I recently celebrated the 30th anniversary of my entry into the business world – I still remember that day in 1982, when, fresh out of college, I walked through the door of Ernst & Whinney in San Antonio, Texas, and started my journey to the place where I now sit and write this post, in Portland, Oregon.
It’s been a great ride, full of twists, turns, surprises, thrills, chills, great success, gut-checking failures, and yep, fun. And I got to be what what I really wanted to be: a leader
Through it all, there have been 10 core leadership guideposts that have kept me pushing forward – qualities that I now know were critical to my development as a successful business leader.
I shared them once before back in 2006, and here they are again, still relevant as ever:
Common Sense – The definition says it all: “Sound judgment not based on specialized knowledge”. It’s been an innate ‘logic barometer’ that has guided me from situation to situation, and has counseled me from decision to decision.
Intellectual Curiosity – I’ve always had a huge appetite for learning, since I started reading encyclopedias when I was 3 (at least that’s what my mom tells me!). This curiosity has pushed me forward in opening up my world to new ideas and experiences. It also keeps me humble in a sense that there’s so much I DON’T know.
Passion – The best way to figure out the importance of this one is to recall a time in one’s life or career where it didn’t exist – that happened to me, and it’s like draining all the oil out of an engine and still trying to go 100 miles an hour. It’s not pretty, all the grinding and gnashing. Passion is the “oil” that keeps me going at peak performance.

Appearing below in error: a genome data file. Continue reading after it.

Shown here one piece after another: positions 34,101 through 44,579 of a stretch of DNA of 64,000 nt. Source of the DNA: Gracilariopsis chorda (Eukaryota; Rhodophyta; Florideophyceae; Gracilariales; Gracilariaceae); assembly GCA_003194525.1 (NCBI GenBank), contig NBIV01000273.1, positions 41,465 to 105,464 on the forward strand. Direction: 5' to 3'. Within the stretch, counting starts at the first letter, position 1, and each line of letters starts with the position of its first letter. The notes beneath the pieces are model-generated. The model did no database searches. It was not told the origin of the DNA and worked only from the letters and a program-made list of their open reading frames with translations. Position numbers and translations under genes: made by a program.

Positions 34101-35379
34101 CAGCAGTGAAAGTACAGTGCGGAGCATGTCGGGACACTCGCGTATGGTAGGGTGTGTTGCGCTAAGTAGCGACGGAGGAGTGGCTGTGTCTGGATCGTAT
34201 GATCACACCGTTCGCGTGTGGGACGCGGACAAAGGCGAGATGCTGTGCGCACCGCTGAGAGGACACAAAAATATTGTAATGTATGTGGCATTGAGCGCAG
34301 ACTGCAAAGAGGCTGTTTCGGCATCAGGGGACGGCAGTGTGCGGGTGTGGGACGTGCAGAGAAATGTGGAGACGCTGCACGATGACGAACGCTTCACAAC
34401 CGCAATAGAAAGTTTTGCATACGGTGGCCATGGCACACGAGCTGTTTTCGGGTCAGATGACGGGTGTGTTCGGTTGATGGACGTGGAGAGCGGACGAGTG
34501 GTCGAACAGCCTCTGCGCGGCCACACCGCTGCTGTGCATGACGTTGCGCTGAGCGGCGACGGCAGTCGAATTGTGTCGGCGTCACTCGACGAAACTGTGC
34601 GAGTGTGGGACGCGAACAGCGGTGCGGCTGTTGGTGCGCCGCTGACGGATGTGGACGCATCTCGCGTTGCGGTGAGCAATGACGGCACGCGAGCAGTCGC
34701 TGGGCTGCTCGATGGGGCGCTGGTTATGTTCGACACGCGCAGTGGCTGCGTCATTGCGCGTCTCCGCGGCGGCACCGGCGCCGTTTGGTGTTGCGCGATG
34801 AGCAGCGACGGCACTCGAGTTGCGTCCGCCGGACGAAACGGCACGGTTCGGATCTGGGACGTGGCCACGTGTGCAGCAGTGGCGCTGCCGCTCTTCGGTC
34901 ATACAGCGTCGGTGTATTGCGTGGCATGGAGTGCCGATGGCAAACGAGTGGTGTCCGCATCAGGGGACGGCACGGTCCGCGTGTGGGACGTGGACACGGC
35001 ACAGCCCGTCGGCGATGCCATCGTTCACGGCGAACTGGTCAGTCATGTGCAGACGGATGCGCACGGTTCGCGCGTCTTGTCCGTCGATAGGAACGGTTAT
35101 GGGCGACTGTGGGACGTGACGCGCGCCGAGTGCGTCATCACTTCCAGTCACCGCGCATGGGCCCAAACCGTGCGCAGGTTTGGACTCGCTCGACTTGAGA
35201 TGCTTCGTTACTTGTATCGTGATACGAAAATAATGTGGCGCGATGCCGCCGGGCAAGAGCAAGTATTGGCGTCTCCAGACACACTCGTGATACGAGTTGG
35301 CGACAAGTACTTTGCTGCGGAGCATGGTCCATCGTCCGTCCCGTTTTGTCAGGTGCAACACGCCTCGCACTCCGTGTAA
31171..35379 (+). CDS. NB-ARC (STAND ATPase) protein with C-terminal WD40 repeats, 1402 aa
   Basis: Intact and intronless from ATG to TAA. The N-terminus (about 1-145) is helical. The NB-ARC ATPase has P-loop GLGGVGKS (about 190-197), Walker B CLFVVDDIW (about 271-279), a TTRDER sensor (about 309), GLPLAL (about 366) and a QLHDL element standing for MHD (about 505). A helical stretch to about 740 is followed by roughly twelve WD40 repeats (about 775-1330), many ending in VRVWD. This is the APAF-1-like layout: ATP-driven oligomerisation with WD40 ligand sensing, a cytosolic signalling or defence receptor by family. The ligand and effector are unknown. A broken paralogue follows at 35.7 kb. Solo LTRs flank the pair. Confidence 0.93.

Relentless Optimism – Take a look at the masthead of this blog. Yes, my glass is half full. I’ve defined half-fullism as “dealing with the literal world in a favorable way”, and that really speaks to my viewpoint – I’m always trying to make lemonade out of lemons (without rose colored glasses).
Influential Mentor and/or Parent – The influence of my parents and a couple of key mentors have been invaluable to my personal and career development – my parents taught me the value of trust, and my two mentors taught me about business, leadership and optimism in two totally different ways, but both utterly valuable.
Love – When I think of love and leadership I recall legendary UCLA basketball coach John Wooden, and his declaration that leadership love is “the most powerful thing there is“. It binds, it inspires, and makes success possible beyond our wildest dreams. While passion is the oil, love is the gas.
Good Moral Grounding – For me, the ability to make personal distinctions between right and wrong couldn’t happen without being properly grounded in moral principles – I was fortunate to get that from my family, and from the parochial education I received all the way through college.
Luck – I know one can “create” luck, or put oneself in a position to take advantage of luck, but it’s still luck. I had several instances where luck, fate, karma, or some similar phenomenon intervened and changed my life, mostly for the better (but sometimes not).
Integrity – The net result of the moral grounding, I feel that it’s vital to keep my my promises and fulfill my commitments, because being trusted by others is one of the gifts I treasure the most.
Belief in Yourself – This is the foundation of all successes – a deep seeded confidence that someway, somehow you can get to where you want to go. For me, I always wanted to be a leader, and I kept at it knowing that if I was given that responsibility, I could do it and do it well.
(Photo by Bigstock)